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Revised and updated, Conversing With The Planets interweaves astronomy, mythology, and anthropology to explore what the universe means to us and what it meant to our ancestors. Aveni also deftly illustrates the influence of our culture and beliefs on the path of scientific discovery, tracing the rise and fall of astronomy as blown by the prevailing winds of religious, philosophical, and political change.
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The Russell Colgate Professor of Astronomy and Anthropology at Colgate University, Anthony Aveni pioneered the study of astronomical anthropology and archaeoastronomy. The Council for the Advancement and Support of Education selected him as 1982 Professor the Year; in 1991, Rolling Stone named him one of America’s top ten college professors. He is the author of Empires of Time, Behind the Crystal Ball, and Uncommon Sense: Understanding Nature's Truths Across Time and Culture, and several other books, as well as co-editor (with Gabrielle Vail) of The Madrid Codex.From Kirkus Reviews:
How ``the common sense of one era becomes the superstition of another,'' by Aveni, astronomer-anthropologist at Cornell and author of Empires of Time (1989). Aveni wants to understand how our ancestors made scientific discoveries, in order to know how we make them. The key is imagination, which ``makes visible that which before was invisible.'' In the minds of ancient Greece and Maya, he contends, nature was not compartmentalized, and humans and nature were intimately linked. Aveni traces this worldview through the history of naked-eye astronomy, focusing on the planets, especially Venus. He shows how ancient astronomers were first-rate observers, able to trace the strange motions of our sister planet through the skies. But unlike modern astronomers, who describe these motions in mechanical terms, the ancients saw them through the lenses of metaphor and analogy. The movements of Venus were those of a goddess, wanton or chaste according to the season, and intimately allied to cycles of human gestations, rainfall, the lives of bees, and so on. In time, this understanding gave rise to the queen of ancient sciences, astrology. Aveni acknowledges that such thinking seems antiquated today (he calls astrology a ``misfit''), but he does lend a sympathetic ear to the Gaia hypothesis, which perceives the earth as a single living being, analogous to an ancient Greek goddess. Aveni suggests that truth, like beauty, lies in the eye of the beholder, and that modern science may well be yet another mythology. As this troubling conclusion indicates, his is a brilliant effort, bubbling with ideas and showing unusual sympathy for outmoded points of view. (Thirty b&w illustrations--not seen.) -- Copyright ©1992, Kirkus Associates, LP. All rights reserved.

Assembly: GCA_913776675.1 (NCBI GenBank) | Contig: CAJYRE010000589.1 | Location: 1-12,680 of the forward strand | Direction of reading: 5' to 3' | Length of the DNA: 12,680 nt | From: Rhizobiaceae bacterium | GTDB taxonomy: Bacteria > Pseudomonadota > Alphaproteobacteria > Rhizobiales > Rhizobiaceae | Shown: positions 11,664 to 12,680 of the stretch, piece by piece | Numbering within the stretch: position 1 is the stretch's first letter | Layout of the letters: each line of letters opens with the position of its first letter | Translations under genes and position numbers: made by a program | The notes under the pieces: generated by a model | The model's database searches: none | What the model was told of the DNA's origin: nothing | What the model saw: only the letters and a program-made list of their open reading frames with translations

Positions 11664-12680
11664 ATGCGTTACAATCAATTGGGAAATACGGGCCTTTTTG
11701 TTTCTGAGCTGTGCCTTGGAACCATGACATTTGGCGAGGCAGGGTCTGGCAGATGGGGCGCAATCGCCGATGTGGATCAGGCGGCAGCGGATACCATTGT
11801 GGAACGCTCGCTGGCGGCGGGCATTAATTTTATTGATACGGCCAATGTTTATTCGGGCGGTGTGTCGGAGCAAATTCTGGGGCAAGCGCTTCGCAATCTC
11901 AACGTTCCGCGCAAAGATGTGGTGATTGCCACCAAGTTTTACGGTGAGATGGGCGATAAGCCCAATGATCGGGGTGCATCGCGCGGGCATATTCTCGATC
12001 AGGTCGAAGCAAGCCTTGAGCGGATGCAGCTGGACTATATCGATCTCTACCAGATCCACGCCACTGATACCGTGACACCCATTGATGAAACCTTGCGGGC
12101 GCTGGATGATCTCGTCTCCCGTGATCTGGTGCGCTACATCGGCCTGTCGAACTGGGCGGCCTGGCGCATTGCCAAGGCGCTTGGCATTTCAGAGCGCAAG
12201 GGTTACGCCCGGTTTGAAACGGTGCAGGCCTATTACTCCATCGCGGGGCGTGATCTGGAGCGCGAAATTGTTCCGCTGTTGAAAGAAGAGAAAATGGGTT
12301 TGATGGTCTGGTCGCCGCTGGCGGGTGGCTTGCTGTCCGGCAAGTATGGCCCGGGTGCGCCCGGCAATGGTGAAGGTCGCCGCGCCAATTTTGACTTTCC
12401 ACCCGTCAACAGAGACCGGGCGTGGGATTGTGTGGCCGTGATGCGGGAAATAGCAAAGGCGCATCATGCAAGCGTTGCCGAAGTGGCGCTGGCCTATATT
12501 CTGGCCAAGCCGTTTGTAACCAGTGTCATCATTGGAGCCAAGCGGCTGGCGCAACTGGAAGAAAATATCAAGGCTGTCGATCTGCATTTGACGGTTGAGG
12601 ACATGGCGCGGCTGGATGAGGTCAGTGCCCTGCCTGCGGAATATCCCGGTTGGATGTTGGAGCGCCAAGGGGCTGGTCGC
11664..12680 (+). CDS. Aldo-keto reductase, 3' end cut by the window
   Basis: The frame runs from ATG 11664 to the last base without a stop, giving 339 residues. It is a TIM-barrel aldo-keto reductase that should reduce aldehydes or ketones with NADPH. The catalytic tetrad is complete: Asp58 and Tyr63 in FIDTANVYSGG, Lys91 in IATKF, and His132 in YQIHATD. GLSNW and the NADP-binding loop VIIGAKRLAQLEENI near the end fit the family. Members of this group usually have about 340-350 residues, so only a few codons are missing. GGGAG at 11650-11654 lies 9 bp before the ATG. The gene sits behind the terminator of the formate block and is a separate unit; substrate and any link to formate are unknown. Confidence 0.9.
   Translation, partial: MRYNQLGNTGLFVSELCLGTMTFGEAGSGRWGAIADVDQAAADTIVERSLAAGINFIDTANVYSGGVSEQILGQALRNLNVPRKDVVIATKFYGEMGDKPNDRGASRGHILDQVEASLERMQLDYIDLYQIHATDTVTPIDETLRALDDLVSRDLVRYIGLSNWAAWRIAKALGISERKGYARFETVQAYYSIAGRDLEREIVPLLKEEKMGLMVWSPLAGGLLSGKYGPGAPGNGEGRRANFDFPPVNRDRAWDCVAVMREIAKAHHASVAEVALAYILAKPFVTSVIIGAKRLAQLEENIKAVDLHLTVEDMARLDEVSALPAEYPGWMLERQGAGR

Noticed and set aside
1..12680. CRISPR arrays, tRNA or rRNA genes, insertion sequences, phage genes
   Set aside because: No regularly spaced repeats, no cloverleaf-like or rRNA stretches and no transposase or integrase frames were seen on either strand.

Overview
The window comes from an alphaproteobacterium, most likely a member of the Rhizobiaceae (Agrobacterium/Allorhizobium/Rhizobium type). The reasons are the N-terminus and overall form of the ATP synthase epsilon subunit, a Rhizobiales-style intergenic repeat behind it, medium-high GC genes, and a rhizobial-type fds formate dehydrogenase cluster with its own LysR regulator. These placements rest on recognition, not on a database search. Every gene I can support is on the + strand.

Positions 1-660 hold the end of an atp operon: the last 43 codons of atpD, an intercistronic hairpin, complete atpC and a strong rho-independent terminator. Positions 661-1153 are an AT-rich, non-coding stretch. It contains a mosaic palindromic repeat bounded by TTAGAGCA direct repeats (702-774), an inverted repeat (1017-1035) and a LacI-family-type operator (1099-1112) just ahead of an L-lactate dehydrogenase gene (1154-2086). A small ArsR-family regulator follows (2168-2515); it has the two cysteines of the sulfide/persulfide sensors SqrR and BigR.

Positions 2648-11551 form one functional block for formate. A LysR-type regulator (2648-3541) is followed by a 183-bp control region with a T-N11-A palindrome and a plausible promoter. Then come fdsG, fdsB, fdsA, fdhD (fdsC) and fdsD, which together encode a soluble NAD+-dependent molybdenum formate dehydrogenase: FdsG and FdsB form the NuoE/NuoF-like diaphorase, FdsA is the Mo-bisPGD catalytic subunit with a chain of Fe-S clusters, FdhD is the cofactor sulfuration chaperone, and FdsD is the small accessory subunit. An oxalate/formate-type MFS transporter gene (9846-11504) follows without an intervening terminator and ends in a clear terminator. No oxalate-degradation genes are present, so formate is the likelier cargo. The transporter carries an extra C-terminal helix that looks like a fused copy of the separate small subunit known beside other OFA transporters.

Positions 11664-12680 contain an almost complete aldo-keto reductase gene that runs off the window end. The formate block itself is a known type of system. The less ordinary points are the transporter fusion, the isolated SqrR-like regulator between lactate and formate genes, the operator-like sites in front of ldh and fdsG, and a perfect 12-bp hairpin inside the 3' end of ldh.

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Book Description University Press of Colorado, 2002. Paperback. Condition: New. Rev Sub. Seller Inventory # DADAX087081673X
Book Description Univ Pr of Colorado, 2002. Condition: New. book. Seller Inventory # MB011W9AC0A
Book Description Paperback. Condition: New. NEW. Seller Inventory # CUT 069